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Maximum residue limits problematic for Canadian growers

Maximum residue limits are proving problematic for Canadian growers, as the test, which should be used for regulating trade, is in fact being treated as a verdict on food safety.

In the past 25 years, agriculture has seen the full gamut of new programs from environmental farm plans to neonicotinoid-use restrictions in Ontario. Some are relatively farm friendly, some less so.

Like them or hate them, they’re all meant to be in the name of sustainability, traceability and food safety and security, which are under the watchful gaze of an increasingly urban population.

Now add one more set of guidelines to that list: maximum residue limits (MRLs). Unlike the others, which are imposed at the farm level, MRLs are creating confusion on an international stage and have garnered more attention in light of recent trade agreements. In spite of the potential benefits of the Trans-Pacific Partnership (TPP) and the Comprehensive Economics and Trade Agreement (CETA), there is also the opportunity for trade disruptions from MRL-based disputes.

There are two primary issues. One is the establishment of tolerance levels for registered chemistries, and the other is the backlog of registrations before Codex Alimentarius, a combined agency of the World Health Organization and the United Nations’ Food and Agriculture Organization (FAO).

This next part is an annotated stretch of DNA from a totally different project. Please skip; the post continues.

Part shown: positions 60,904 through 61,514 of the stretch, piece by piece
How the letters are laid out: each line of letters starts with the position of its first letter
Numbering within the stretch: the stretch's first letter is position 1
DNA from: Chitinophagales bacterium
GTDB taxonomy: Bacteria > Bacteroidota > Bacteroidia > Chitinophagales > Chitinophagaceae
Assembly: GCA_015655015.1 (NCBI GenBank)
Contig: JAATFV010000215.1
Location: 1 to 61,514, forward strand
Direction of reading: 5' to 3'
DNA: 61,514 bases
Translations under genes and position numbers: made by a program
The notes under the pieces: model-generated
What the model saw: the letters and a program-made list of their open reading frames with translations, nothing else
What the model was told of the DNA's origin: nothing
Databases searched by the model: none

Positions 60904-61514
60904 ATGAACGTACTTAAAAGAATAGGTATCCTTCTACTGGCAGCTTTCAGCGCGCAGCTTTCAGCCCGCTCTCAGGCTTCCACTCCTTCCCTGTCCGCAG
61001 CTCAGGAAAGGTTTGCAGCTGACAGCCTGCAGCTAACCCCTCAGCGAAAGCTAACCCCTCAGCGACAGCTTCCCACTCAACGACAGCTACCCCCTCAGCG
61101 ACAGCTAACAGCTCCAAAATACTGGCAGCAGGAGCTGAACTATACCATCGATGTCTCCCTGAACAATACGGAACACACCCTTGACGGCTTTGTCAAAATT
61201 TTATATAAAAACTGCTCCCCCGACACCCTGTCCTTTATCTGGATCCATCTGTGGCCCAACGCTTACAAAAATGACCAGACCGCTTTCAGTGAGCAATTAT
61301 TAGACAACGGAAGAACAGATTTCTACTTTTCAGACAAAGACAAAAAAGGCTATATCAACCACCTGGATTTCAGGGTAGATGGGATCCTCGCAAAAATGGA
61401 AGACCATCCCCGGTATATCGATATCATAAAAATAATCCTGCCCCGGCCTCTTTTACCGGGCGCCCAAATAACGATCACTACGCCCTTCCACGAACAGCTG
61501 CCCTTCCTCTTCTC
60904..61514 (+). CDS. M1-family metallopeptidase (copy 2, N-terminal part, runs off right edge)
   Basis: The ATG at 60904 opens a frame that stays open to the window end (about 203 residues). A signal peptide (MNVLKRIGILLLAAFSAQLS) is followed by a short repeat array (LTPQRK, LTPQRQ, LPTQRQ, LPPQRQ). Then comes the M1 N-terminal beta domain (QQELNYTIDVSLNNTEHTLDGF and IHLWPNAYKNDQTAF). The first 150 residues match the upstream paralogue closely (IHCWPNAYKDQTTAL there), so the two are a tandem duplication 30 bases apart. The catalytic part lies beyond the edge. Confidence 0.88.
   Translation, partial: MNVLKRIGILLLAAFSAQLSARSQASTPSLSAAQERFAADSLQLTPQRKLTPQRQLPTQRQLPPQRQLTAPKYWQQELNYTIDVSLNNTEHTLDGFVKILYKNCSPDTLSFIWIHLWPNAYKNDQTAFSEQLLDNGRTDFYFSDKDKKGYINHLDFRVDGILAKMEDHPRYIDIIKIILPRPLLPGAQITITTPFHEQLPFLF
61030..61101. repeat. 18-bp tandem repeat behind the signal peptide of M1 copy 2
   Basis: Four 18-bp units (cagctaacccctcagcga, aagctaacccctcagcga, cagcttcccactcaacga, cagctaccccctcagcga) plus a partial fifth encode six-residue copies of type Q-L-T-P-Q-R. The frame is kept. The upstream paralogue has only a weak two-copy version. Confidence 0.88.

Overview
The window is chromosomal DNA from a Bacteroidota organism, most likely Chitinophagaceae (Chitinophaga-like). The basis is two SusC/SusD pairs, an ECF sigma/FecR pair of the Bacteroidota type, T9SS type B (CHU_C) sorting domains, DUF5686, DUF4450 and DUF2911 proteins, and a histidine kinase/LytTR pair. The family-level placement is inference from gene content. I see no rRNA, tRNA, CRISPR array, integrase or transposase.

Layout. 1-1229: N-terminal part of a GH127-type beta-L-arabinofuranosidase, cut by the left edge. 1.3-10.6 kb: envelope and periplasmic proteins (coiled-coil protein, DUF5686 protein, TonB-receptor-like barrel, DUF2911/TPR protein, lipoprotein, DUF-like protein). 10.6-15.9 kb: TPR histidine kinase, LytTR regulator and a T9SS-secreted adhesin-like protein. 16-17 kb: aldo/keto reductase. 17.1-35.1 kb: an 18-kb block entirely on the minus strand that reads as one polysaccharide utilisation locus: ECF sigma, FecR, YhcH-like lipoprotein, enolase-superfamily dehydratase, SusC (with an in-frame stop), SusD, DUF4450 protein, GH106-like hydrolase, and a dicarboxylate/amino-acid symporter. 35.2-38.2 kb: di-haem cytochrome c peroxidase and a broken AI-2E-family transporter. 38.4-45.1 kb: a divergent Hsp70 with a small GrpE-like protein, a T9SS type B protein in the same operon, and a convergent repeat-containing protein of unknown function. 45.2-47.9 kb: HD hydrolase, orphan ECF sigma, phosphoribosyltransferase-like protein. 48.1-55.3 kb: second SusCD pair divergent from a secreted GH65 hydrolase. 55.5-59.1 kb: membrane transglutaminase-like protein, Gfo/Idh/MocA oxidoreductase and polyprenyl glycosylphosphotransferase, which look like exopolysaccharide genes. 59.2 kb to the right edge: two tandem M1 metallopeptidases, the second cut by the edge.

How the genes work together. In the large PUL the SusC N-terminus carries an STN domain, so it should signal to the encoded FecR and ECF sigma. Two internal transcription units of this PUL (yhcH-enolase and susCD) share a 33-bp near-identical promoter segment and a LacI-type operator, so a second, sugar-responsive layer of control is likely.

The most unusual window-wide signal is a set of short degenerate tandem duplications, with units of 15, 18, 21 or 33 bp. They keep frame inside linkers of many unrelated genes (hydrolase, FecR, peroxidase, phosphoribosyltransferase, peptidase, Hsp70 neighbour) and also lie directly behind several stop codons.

The first issue brings into play the science of detection, which has become finer and finer over the past 30 years, so we can often measure in parts per trillion today, not just parts per million.

Despite that evolution, however, many of the countries Canada trades with still apply strict zero tolerances, making trade standards unpredictable and a stumbling block in trade relations.

The second component involves Codex and its near-four-year backlog, which can also create significant barriers to trade. In that four-year period, countries might be trading commodities based on mutually agreed standards, yet Codex could establish a different MRL, thereby putting their inventories at risk.

It’s also worth noting that the maximum residue limits play a larger role in trade relations and negotiations on the horticultural side of agriculture. 


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